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A tumor-specific vaccine combined with an immune checkpoint inhibitor shrank tumors in one third of patients with incurable cancer related to the human papilloma virus (HPV) in a phase II clinical trial led by investigators at The University of Texas MD Anderson Cancer Center and reported in JAMA Oncology.

Scientists headed by ICREA researcher Angel R. Nebreda at the Institute for Research in Biomedicine (IRB Barcelona) report a new mechanism that contributes to the development of inflammation-associated colon cancer and points to new therapeutic targets. The study has been published in the journal EMBO Molecular Medicine.

More than a million people worldwide are diagnosed with colon cancer every year. Although many of these cases are spontaneous, chronic inflammation is one of the main causes underlying the development of this disease.

In a new study published online June 25, 2018 in Nature Medicine, UC San Francisco researchers have identified a key biological pathway in human cancer patients that appears to prime the immune system for a successful response to immunotherapy drugs known as checkpoint inhibitors.

Taking a biopsy of a brain tumor is a complicated and invasive surgical process, but a team of researchers at Washington University in St. Louis is developing a way that allows them to detect tumor biomarkers through a simple blood test.

Taking a biopsy of a brain tumor is a complicated and invasive surgical process, but a team of researchers at Washington University in St. Louis is developing a way that allows them to detect tumor biomarkers through a simple blood test.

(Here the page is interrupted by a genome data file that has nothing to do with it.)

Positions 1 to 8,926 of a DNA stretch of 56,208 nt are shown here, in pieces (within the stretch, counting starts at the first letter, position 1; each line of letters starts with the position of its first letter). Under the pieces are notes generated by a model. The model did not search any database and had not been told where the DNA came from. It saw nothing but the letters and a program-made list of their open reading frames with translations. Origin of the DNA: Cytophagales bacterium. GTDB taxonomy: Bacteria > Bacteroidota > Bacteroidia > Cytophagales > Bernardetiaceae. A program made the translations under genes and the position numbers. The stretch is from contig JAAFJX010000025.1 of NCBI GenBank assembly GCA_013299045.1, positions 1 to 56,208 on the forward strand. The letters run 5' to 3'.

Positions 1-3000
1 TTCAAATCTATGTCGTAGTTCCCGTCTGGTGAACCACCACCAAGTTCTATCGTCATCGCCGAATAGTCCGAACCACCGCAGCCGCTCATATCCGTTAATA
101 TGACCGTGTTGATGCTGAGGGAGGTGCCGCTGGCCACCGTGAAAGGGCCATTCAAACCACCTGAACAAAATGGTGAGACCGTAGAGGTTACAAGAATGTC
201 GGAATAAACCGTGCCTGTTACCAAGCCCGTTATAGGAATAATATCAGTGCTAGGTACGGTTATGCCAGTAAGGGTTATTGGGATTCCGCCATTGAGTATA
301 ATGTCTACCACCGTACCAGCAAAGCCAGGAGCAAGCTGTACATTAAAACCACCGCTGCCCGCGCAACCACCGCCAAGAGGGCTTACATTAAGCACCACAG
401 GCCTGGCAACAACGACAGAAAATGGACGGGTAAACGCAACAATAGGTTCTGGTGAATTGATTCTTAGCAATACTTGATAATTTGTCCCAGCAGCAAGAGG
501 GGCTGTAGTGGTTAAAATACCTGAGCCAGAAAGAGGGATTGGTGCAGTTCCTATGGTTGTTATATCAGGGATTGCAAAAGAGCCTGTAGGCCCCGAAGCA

Seattle scientists from Cure First, a non-profit research organization, and SEngine Precision Medicine, a biotech developing targeted, more effective, and less toxic cancer therapeutics, co-authored one of 27 high-profile papers published today by Cell Press.

Researchers have used open source data to develop a personalized risk assessment tool that can predict survival rate and treatment outcomes among patients with early-stage lung cancer.

The tool uses a panel of 29 extracellular matrix (ECM) genes that the researchers found were abnormally expressed in lung tumor tissue.

The traditional way of targeting cancer has been a “one size fits all” approach, but although two people may have the same type of cancer, the disease can still manifest and progress in a way that is unique to each individual.

At the heart of any cancer diagnosis or treatment are cells. If one thinks of the cell components controlling gene activation as a Russian nesting-doll of gene regulatory layers, within those increasingly smaller tiers are short pieces of non-coding DNA called enhancers. A study at The University of Texas MD Anderson Cancer Center reveals enhancers as a significant area of research for diagnosing and/or treating many cancers.

A new computational method developed by researchers at the New York Genome Center (NYGC) allows scientists to identify rare gene mutations in cancer cells with greater accuracy and sensitivity than currently available approaches.

The technique, reported in today's Communications Biology from Nature Research publishing, is called Lancet and represents a major advance in the identification of tumor cell mutations, a process known as somatic variant calling.

Researchers at Houston Methodist used computer modeling to find an existing investigational drug compound for leukemia patients to treat triple negative breast cancer once it spreads to the brain.

The Houston Methodist researchers culled through thousands of existing drugs to see if they could identify a compound that would prevent cancer cells from spreading, or metastasizing. They discovered edelfosine, which has been FDA-approved as an investigational leukemia treatment, and has also been used in clinical research for primary brain tumors.

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